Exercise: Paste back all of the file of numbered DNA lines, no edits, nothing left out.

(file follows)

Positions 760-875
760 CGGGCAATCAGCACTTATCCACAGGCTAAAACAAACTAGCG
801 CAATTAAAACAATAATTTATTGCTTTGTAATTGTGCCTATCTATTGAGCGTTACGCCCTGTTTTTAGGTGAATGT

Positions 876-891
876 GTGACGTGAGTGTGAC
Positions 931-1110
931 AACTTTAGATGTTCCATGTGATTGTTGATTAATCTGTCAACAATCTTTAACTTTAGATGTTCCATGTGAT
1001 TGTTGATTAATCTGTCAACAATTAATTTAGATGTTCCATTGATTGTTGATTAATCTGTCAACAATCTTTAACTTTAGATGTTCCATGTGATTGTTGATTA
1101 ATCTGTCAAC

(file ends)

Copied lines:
Positions 760-875
760 CGGGCAATCAGCACTTATCCACAGGCTAAAACAAACTAGCG
801 CAATTAAAACAATAATTTATTGCTTTGTAATTGTGCCTATCTATTGAGCGTTACGCCCTGTTTTTAGGTGAATGT

Positions 876-891
876 GTGACGTGAGTGTGAC
Positions 931-1110
931 AACTTTAGATGTTCCATGTGATTGTTGATTAATCTGTCAACAATCTTTAACTTTAGATGTTCCATGTGAT
1001 TGTTGATTAATCTGTCAACAATTAATTTAGATGTTCCATTGATTGTTGATTAATCTGTCAACAATCTTTAACTTTAGATGTTCCATGTGATTGTTGATTA
1101 ATCTGTCAAC